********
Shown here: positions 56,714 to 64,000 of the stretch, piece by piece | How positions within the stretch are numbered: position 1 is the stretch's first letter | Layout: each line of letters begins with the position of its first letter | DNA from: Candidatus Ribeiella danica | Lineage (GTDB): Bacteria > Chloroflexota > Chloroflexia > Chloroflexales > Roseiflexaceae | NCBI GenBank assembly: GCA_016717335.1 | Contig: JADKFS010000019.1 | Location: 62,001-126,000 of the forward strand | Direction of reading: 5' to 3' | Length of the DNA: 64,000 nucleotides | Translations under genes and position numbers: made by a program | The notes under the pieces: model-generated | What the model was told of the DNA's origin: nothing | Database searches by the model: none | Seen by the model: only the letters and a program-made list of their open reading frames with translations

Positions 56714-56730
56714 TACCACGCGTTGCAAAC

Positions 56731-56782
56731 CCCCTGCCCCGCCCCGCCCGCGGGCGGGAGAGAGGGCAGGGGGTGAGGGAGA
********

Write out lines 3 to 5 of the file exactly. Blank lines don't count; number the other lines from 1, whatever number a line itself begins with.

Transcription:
56714 TACCACGCGTTGCAAAC

Positions 56731-56782
56731 CCCCTGCCCCGCCCCGCCCGCGGGCGGGAGAGAGGGCAGGGGGTGAGGGAGA